Abstract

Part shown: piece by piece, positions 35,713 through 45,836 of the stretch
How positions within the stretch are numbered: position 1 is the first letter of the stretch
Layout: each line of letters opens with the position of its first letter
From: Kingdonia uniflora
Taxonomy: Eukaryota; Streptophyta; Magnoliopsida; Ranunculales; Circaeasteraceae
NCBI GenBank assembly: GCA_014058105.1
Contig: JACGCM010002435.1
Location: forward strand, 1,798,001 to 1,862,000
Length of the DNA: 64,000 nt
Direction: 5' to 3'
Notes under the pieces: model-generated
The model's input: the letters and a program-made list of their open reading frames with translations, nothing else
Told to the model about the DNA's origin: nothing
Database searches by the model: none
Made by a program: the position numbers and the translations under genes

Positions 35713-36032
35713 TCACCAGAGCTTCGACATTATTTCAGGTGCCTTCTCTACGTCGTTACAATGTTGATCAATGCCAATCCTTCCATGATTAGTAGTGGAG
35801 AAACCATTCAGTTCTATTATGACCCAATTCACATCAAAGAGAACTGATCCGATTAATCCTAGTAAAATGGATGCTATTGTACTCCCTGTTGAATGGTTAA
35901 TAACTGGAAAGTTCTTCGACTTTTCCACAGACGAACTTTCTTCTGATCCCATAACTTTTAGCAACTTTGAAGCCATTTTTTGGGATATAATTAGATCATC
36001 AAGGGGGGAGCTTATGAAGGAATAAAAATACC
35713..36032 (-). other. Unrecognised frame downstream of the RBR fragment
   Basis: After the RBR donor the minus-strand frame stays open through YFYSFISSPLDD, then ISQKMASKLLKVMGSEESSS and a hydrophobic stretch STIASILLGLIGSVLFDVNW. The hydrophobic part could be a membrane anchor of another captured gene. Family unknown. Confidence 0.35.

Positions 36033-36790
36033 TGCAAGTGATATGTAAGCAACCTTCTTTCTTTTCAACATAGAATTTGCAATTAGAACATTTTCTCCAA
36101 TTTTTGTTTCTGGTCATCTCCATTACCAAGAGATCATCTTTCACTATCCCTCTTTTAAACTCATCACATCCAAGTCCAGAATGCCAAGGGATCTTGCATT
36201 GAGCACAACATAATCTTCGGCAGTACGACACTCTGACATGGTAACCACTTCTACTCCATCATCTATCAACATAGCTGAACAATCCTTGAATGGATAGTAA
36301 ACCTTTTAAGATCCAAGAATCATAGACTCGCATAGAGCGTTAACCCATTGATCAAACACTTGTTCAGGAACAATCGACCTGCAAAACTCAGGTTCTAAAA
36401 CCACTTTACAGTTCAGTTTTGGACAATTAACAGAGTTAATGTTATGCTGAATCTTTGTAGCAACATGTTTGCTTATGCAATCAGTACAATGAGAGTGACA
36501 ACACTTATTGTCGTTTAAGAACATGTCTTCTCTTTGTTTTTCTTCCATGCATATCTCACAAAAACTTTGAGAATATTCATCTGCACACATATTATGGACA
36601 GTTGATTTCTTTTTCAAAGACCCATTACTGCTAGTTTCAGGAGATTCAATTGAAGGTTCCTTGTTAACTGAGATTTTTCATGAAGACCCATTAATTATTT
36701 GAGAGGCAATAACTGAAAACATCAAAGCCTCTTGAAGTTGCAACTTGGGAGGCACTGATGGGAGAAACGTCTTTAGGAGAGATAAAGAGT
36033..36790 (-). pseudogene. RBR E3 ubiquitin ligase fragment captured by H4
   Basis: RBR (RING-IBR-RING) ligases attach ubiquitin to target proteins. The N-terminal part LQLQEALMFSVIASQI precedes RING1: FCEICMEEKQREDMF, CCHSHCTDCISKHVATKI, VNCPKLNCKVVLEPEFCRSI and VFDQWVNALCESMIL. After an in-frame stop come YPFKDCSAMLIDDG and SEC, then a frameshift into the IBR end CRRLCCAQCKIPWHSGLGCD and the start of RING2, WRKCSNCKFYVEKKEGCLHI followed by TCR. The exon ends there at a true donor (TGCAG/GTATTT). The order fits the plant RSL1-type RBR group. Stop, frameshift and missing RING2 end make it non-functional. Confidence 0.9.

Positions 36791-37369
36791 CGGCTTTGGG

Strontium isotope systematics of minerals from the ca. 3600 Ma old Uivak gneisses and of compositionally layered Uivak I gneisses, which define secondary isochrons, are the result of Sr isotopic homogenization during thermal events ca. 2800, ca. 2500, and ca. 1800 Ma ago. The strontium isotope data provide information about the thermal history of the Archean gneiss complex in northern Labrador, the scale of Sr isotopic equilibration, and mechanisms of Sr diffusion during polymetamorphism.The mineral data indicate that biotite and amphibole were both partially open to Sr diffusion during the Hudsonian Orogeny ca. 1800 Ma ago. However, cooling rates and closure to diffusion of Sr in these phases varied throughout the terrane. Potassium feldspars were largely closed to diffusive loss of Sr during the 1800 and 2500 Ma events, and they record evidence of a ca. 2800–2900 Ma thermal event.Ages defined by secondary isochrons correlate with variations in the widths of the gneissic layers and correspond with geologically established events in the Nain and Churchill Provinces. The secondary isochrons developed as a result of local isotopic equilibration on different scales during these thermal events. The variable scales of equilibration reflect the effects of different Sr diffusion mechanisms. As a melt phase was not produced in the gneisses at the times indicated by the secondary isochrons, diffusion must have occurred under subsolidus conditions. Temperatures were therefore too low for extensive volume diffusion to have taken place. Exchange of Sr isotopes over distances greater than 5–10 cm must have involved grain boundary diffusion or some form of infiltration metasomatism.

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